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Friday, Sep 19th

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UC professor under fire for White House memo

Berkeley's City Council will delve into national policy again next week when it votes whether to demand the United States charge Berkeley resident and former Bush adviser John Yoo with war crimes.

Yoo, a tenured professor at UC Berkeley's Boalt Hall School of Law, wrote the memos offering legal justification for torture while he worked for the White House from 2001 to 2003.

The City Council will vote Monday on the five measures. In addition to demanding that Yoo be charged with war crimes, the city will decide whether to order Boalt to offer alternatives to Yoo's courses, so no student is forced to take a class from him if they don't want to. Yoo has taught constitutional and international law at Boalt since 1993. 

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U.S. military frets over Iraqi prisoners

One of the powers the U.S. military loses under the new deal is the right to detain Iraqis indefinitely without charge. That means it will have to turn the 16,000-17,000 detainees currently in its custody over to Iraqi authorities in an orderly manner. Under Iraqi law, they will have to be tried or released.

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The Real Bill Ayers

In the recently concluded presidential race, I was unwillingly thrust upon the stage and asked to play a role in a profoundly dishonest drama. I refused, and here’s why.

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6 Ways to Reduce Inflammation -- Without a Statin Drug

Experts predict that as a result of the so-called JUPITER study, which seemed to show that the statin drug Crestor lowers the risk of heart attacks and strokes in those with high levels of inflammation, will lead to millions of people being put on statin drugs.

But the benefits were actually tiny -- about 0.72 percent of the statin takers in the trial had a heart attack or stroke, compared with 1.5 percent of those taking placebos.

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Pentagon to recruit aliens on visas

Struggling to find enough doctors, nurses and linguists for the war effort, the Pentagon will temporarily recruit foreigners who have been living in the states on student and work visas, or with refugee or political asylum status.

Defense Secretary Robert Gates has authorized the Army, Navy, Air Force and Marine Corps to recruit certain legal residents whose critical medical and language skills are "vital to the national interest," officials said, using for the first time a law passed three years ago.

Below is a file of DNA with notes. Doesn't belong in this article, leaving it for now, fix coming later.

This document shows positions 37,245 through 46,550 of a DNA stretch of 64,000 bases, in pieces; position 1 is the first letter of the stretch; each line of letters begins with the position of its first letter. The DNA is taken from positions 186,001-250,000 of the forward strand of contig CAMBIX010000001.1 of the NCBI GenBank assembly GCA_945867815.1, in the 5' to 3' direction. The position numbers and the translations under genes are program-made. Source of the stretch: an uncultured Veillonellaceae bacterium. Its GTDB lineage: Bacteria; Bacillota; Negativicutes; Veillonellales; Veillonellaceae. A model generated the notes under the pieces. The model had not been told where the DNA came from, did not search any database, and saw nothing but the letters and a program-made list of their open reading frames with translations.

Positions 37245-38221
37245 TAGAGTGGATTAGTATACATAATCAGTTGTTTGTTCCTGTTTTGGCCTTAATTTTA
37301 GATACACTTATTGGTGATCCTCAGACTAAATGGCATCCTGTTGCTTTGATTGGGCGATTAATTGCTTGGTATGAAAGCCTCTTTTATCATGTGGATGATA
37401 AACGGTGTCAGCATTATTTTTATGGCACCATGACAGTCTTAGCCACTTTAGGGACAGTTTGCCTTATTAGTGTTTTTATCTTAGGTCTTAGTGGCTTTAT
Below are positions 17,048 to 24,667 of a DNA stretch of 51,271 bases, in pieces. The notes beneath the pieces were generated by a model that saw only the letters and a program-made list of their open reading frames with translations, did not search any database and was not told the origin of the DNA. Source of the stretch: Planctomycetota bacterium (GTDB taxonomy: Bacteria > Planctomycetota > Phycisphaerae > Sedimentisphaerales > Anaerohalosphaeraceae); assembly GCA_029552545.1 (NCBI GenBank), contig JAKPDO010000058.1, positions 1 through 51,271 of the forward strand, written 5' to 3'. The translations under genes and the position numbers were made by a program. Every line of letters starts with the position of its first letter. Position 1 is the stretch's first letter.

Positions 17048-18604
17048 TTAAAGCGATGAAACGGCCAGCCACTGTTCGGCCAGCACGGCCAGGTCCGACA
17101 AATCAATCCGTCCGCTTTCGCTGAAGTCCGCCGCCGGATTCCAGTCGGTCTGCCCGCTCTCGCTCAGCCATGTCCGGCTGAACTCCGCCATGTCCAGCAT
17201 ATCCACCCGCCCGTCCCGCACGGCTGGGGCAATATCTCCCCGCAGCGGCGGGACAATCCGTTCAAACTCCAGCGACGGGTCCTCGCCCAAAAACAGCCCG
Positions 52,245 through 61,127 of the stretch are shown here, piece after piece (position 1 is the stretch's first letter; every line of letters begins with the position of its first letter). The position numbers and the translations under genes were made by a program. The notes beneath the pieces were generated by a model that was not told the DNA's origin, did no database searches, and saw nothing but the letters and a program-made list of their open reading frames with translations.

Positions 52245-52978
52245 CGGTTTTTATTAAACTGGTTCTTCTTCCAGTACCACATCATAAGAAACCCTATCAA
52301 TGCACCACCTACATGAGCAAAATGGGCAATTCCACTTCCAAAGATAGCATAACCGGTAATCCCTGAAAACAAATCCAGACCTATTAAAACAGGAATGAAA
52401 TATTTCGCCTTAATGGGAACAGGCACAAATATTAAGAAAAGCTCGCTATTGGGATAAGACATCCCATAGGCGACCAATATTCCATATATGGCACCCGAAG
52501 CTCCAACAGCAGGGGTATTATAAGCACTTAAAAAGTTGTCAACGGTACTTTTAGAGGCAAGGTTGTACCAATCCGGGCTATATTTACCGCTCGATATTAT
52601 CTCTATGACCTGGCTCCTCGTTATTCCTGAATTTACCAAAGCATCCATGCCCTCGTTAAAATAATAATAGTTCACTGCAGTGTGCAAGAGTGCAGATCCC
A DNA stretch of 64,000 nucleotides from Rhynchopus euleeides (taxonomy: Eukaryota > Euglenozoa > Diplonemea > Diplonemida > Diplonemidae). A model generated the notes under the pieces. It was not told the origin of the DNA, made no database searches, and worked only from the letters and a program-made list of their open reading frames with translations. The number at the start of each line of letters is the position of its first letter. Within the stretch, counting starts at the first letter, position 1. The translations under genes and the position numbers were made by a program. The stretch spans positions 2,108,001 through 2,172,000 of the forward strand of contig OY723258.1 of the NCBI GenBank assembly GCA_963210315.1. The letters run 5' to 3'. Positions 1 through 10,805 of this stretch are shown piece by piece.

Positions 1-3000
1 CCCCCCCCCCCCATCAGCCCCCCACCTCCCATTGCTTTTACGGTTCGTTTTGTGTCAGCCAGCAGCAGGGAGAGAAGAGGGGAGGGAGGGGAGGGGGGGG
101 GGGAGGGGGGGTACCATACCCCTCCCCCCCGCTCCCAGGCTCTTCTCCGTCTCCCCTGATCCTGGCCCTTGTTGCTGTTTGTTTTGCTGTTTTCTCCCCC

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Feds OK rule allowing loaded weapons in national parks

Some visitors to the nation's parks and wildlife refuges will be allowed to carry loaded weapons beginning in January under a plan given final approval Friday by the Bush administration.

Under current regulations, firearms in the national parks must be unloaded and inoperable. That means they must have trigger locks or be stored in a car trunk or in a special case. 

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TVNL Comment: Another gift known as the Bush Legacy.

Reporter reflects: 'Their grief is my last remembrance of Iraq'

I saw a lot of people cry while I was in Iraq, but I think of the hugging soldiers and the rocking civilian most often. Maybe it was the strangeness of seeing uniformed soldiers in tears. Maybe it's because they're the last sad scene I saw before I flew away. Or maybe it's the way they made me feel: guilty, because I got to leave.

Whatever the reasons, I'm glad that I think about them, glad that their grief is my last remembrance of Iraq. Because for all the stories of reduced violence and political and social successes there, Iraq remains, for the most part, a devastated country.

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Justices Take Case on President’s Power to Detain

The Supreme Court on Friday agreed to decide the most fundamental question yet concerning executive power in the age of terror: Can the president order the indefinite military detention of people living in the United States?

In a brief filed three weeks ago, lawyers for Mr. Marri, who has been held without charge in isolation for more than five years, said the court should not delay consideration of the case.

“Since the nation’s founding,” the brief said, “persons lawfully residing in this country have correctly understood that they can be imprisoned for suspected wrongdoing only if the government charges them with a crime and tries them before a jury.”

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AIG May Double Some Salaries With Retention Payments

Some executives among 130 recipients will get more than $500,000, about 200 percent of their salaries, to stay through 2009, said the person, who declined to be named because the information hasn’t been publicly disclosed. An undetermined number of lower-paid employees will also get cash awards to dissuade them from quitting, the person said.

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